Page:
Virgin Money Holdings has purchased Northern Rock PLC for £747 million ($1.2 million), and statements confirmed that the British government will receive an additional £50 million within six months.
If the bank is listed on the stock exchange, it will also receive a further £230 million.
The sale is expected to be completed on the first of next year.
Northern Rock was nationalized in 2008 when it was near collapse. The government split the bank into Northern Rock PLC and Northern Rock Asset Management. All the bad debt was placed in Northern Rock Asset Management, which the government has no plans to sell.
"Important First Step"
Chancellor George Osborne told the BBC: "The sale of Northern Rock to Virgin Money is an important first step in getting the British taxpayer out of the business of owning banks.”
Northern Rock Executive Chairman Ron Sandler said that the return of Northern Rock to the private sector has always been one of their key objectives, and "it is a very positive outcome for the company following a significant restructuring process."
Northern Rock handles savings accounts and mortgages, while Virgin Money handles investments, insurance and credit cards. There are no plans to close any of Northern Rock’s branches or to layoff any of its 2,300 employees.
Virgin Money was not the only bid. NBNK Investments PLC and JC Flowers & Co also submitted bids. Virgin Money attempted to buy Northern Rock in 2008 but was rejected. Virgin Money is owned by billionaire Richard Branson.
Good For Taxpayers?
Is the sale of Northern Rock good for taxpayers? More tax money has been invested in the bank than will be recouped from its sale.
Osborne told reporters: "It's part of recovering the British economy that we're starting to return some of these bank shares to the private sector. The government is straining every sinew, doing everything possible to help the British economy move forward at a time when so many other economies in the world are in trouble. The government is doing everything it can do to help people at this difficult time. Things like the sale of Northern Rock are a sign that we are taking every step to move the economy forward.”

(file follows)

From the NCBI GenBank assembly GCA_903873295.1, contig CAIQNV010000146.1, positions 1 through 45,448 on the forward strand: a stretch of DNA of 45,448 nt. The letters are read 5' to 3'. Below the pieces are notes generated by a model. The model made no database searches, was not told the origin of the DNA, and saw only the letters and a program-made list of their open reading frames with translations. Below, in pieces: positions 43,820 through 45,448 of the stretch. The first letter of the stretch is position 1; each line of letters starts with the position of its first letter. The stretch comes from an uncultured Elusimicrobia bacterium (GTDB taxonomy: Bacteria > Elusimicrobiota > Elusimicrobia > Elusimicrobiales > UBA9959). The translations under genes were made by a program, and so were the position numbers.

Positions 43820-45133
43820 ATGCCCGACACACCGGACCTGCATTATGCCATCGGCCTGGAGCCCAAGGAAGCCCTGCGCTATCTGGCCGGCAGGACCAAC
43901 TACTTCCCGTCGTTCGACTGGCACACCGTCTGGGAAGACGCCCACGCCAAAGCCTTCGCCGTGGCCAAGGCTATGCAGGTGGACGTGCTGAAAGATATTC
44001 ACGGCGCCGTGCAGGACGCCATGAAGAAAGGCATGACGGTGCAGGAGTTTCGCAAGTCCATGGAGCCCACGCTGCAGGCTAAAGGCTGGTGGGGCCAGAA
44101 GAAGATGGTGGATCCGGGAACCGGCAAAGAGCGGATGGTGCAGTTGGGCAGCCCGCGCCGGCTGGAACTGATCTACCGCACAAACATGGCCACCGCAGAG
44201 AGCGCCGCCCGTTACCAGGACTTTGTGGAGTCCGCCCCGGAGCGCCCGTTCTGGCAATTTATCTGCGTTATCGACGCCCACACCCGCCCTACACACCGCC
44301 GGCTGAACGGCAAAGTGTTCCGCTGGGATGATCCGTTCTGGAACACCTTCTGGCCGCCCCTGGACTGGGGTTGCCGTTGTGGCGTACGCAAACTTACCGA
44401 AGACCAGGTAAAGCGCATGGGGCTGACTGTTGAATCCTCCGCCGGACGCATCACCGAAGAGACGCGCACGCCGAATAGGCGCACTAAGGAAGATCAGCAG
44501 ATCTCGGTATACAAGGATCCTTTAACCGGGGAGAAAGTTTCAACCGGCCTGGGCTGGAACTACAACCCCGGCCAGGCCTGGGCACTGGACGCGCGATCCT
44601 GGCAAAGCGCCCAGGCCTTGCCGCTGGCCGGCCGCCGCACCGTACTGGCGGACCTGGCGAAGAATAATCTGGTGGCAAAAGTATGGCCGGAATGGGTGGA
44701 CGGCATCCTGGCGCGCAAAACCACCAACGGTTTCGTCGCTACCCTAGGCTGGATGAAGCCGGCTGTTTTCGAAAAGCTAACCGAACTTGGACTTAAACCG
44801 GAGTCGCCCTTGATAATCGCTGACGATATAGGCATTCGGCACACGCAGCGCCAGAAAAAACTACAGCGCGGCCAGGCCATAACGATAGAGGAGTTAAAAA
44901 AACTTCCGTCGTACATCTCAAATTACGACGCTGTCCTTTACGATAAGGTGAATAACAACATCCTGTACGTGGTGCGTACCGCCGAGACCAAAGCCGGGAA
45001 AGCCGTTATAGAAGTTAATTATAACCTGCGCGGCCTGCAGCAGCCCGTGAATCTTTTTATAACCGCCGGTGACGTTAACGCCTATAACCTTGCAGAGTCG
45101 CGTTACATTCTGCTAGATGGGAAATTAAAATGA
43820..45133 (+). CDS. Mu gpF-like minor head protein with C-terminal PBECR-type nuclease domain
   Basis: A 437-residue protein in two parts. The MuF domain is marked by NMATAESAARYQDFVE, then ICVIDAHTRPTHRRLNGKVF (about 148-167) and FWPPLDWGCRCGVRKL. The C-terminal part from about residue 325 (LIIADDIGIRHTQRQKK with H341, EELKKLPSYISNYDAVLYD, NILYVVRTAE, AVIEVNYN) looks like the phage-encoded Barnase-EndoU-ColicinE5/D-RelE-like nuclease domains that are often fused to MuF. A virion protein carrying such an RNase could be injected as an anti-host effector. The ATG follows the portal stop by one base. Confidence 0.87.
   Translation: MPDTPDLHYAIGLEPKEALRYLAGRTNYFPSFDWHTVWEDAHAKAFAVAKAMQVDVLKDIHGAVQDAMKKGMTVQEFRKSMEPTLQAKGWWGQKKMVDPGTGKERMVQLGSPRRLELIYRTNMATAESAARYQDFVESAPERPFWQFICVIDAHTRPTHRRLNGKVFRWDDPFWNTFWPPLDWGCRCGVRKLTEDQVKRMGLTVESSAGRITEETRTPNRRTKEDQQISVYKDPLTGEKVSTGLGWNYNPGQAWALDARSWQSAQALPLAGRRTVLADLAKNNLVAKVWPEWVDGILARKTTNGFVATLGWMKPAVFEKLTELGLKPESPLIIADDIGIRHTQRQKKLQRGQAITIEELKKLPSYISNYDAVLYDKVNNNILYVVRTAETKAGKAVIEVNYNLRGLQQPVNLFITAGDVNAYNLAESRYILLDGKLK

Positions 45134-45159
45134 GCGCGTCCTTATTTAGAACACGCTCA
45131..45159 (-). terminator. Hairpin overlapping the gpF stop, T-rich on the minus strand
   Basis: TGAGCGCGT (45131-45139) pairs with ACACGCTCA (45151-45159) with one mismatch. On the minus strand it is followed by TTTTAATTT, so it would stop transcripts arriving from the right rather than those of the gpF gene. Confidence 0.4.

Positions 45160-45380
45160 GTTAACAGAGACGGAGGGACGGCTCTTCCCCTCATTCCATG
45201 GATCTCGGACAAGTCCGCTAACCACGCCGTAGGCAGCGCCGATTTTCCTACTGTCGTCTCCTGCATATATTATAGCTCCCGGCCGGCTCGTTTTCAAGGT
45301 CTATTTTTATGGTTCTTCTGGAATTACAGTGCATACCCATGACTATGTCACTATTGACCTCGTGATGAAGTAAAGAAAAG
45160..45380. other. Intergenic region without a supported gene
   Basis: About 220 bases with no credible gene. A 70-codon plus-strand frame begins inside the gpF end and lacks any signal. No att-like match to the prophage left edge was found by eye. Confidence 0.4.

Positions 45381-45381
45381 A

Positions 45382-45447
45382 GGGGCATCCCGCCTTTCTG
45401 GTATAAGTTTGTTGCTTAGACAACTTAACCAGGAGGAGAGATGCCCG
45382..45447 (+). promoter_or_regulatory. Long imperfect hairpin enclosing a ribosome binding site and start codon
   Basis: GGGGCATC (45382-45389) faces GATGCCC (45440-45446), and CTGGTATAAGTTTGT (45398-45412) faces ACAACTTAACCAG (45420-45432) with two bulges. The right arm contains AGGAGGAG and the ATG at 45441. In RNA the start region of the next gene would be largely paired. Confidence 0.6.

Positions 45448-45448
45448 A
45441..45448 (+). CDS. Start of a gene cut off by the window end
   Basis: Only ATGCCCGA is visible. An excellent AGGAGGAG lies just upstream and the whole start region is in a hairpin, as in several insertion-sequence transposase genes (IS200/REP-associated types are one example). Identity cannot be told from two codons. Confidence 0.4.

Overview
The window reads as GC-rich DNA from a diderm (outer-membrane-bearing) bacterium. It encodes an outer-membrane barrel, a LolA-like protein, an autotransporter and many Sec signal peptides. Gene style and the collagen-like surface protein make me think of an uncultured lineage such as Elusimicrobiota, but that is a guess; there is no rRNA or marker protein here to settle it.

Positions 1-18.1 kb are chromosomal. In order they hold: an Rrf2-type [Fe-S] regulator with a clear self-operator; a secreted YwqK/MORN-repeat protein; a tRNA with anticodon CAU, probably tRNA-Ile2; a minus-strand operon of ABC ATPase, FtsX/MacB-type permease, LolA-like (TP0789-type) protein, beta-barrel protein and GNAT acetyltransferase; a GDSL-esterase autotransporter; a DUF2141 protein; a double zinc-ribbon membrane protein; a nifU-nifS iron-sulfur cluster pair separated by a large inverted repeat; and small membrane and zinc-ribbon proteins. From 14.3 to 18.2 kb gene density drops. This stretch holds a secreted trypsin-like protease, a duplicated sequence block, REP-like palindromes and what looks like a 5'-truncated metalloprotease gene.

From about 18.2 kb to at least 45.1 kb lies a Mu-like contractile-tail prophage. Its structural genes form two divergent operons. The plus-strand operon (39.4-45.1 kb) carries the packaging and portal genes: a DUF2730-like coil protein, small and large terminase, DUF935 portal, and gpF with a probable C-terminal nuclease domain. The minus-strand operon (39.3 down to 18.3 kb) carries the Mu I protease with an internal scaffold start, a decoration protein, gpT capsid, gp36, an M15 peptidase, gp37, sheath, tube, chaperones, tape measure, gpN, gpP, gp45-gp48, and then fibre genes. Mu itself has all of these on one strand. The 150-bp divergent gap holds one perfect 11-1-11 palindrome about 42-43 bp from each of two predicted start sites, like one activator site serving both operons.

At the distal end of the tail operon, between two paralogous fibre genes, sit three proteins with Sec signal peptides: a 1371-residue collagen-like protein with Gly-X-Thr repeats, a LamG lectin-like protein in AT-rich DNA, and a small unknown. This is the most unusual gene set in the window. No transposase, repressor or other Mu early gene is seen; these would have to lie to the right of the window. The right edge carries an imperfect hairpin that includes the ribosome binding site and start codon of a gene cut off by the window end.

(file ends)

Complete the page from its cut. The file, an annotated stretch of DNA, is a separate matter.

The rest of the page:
The Guardian's city editor Jill Treanor commented on the newspaper’s website that “the bad bit of the Rock still exists and has been merged with the nationalised (sic) mortgage book of Bradford and Bingley to create something called UK Asset Resolution (Ukar).
Essentially it is in run off so the loans and guarantees from taxpayers get slowly paid off as people pay off their mortgages. The last mortgage payments are technically due post-2040, which means taxpayers could be stuck with that burden for some time.”
Key Statistics – Banking Services in the UK (source: British Bankers Association)
- In September 2011, the annual growth for main bank net mortgage lending in the UK was 1.6%. This was 0.6% ahead of August.
- Nearly 66% of all mortgages, half of all consumer credit and 60% of new credit cards are through the UK’s main banking groups.
- In September 2011, annual growth in borrowing was 2.9% compared to 2.6% in September 2010.